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Are local bridges up to par?

By 69 News, follow: @69news, news@wfmz.com
Published On: May 24 2013 10:01:10 PM CDT

Officials say incident like one which occurred in Washington is unlikely here.

ALLENTOWN, Pa. -

The collapse of a bridge in Washington state has brought up the topic of bridge safety throughout the country.

With Pennsylvania ranking third in the nation in the number of bridges, there's certainly more reason for concern.

Pennsylvania ranks first in the number of structurally deficient bridges in the country.

With 25 thousand state owned bridges across the state and with an average age of 50 years old, it's no wonder some people get nervous when it comes to bridge safety.

But, officials say, there's no reason for concern.

"Any bridge that's open with traffic on it is safe," said Penndot spokesman Ron Young, "if it wasn't safe we would close it."

Young said they keep a close eye on bridges that have been deemed structurally deficient which doesn't mean they're unsafe, rather that they have deterioration to one or more of their major components.

But those who use area bridges on a daily basis don't necessarily feel that way.

However those who use area bridges on a daily basis don't necessarily feel that way.

Donovan Jack of Allentown said, "The safety can be a little better than this, the structure, the ground...there's a lot of cracks and you never know when it might give out one day because of rain or corrosion or something like that.."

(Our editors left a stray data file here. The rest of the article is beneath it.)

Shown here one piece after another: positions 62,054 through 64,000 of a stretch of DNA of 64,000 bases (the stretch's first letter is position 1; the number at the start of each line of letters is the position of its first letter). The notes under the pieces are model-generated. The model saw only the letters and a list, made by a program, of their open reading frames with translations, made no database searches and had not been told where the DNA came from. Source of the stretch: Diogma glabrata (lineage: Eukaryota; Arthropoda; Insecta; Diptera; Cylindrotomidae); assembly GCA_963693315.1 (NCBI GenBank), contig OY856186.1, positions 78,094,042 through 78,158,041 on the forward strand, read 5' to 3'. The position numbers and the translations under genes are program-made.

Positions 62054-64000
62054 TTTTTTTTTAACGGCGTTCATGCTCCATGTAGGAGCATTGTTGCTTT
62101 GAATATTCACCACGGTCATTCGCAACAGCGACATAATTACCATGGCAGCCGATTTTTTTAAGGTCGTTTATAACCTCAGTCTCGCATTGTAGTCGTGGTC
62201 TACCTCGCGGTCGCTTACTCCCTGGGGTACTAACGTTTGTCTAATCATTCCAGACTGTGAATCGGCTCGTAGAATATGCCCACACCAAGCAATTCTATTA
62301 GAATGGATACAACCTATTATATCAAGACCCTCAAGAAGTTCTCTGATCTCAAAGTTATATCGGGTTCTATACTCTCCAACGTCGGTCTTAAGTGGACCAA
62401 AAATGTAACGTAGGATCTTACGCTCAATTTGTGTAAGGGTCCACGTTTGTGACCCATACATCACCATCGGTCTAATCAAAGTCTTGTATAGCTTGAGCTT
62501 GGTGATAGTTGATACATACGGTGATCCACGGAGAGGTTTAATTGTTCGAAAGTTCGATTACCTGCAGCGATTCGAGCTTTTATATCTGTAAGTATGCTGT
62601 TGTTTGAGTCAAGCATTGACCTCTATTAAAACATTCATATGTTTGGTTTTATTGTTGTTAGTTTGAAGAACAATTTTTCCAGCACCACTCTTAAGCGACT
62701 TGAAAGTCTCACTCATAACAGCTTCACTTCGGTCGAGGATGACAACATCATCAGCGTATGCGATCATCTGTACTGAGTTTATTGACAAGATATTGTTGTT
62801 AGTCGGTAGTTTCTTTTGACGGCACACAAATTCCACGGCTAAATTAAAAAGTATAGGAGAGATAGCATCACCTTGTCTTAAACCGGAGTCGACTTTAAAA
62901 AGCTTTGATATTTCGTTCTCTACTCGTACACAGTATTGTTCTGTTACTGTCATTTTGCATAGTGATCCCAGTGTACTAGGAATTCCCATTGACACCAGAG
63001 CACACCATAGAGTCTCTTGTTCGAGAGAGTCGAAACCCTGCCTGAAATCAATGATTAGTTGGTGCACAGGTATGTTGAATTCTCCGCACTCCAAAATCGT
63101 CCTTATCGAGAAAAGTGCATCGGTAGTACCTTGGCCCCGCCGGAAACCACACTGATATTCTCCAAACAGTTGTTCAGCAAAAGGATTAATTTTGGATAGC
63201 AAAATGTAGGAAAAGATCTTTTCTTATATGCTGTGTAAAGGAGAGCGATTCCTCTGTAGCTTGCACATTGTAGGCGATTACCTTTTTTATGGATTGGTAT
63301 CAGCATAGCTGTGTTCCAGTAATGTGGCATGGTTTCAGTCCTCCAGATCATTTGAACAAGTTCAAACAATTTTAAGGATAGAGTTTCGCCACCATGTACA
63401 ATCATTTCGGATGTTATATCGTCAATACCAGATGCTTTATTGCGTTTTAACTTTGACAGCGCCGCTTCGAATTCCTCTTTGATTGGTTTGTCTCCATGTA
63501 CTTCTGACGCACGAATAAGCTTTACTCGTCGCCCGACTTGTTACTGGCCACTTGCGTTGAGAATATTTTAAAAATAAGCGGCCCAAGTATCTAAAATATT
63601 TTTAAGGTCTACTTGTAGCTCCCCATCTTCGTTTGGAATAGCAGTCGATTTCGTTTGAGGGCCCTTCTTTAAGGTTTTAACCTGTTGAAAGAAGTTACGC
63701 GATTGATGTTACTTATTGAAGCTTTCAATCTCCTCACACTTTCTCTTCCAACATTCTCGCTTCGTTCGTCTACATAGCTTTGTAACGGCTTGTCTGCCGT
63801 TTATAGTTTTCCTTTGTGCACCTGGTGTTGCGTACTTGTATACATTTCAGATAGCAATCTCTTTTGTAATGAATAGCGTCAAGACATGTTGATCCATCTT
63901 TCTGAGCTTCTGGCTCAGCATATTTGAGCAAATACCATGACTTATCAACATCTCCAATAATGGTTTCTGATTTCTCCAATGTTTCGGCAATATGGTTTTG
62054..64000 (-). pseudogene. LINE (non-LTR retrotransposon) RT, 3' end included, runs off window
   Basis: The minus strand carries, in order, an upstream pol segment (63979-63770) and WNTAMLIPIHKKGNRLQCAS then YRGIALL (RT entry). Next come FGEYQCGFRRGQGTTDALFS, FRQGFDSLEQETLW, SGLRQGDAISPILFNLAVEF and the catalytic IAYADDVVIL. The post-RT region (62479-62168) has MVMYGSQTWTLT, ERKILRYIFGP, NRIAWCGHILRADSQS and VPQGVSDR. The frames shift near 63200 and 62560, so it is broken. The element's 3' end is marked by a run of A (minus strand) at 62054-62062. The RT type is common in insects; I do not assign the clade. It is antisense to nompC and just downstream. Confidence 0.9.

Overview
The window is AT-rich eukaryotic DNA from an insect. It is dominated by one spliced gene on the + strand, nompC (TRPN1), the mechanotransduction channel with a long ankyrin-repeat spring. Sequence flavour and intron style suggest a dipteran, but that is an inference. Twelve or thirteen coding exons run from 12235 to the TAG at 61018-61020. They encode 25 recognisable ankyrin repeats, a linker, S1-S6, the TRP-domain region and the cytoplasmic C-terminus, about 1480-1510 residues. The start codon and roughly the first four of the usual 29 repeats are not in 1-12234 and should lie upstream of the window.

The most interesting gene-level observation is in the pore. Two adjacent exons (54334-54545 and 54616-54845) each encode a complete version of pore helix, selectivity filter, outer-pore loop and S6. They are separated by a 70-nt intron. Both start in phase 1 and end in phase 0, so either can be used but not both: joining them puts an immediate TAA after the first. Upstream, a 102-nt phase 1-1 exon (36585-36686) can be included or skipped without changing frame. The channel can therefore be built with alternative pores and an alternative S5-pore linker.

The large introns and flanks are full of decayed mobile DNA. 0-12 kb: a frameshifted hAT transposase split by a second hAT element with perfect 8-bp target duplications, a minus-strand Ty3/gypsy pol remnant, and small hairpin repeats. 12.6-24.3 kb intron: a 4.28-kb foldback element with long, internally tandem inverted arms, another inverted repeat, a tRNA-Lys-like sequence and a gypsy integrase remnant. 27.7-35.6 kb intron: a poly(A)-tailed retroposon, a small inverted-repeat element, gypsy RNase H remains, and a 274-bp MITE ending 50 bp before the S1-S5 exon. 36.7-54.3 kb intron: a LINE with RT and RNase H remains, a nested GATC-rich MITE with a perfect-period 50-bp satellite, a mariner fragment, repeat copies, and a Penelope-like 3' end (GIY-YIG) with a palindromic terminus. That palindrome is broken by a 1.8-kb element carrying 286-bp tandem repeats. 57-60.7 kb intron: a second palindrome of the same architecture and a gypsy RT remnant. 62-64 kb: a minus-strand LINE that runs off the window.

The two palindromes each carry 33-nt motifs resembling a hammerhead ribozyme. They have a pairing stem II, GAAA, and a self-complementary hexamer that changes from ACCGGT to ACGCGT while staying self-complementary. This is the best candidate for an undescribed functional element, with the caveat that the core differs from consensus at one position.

"Sometimes I feel nervous and unsafe 'cause I know  it's an older bridge," said Robyn Pegram of Allentown.

But Young said it's not really based on age. In fact, the major factors that lead to deterioration are use and weather.

Once a bridge is deemed structural deficient, Young said, crews are vigilant and make any necessary changes.

"They do routine inspections of it...and determine, do we need to put a weight restriction on it? If it already has a weight restriction, do we need to lower that restriction?," according to Young.

Young said what happened in Washington is unlikely to occur here in Pennsylvania because trucks carrying an oversized load receive a special hauling permit, and the system tells drivers what routes their sized vehicle can go on.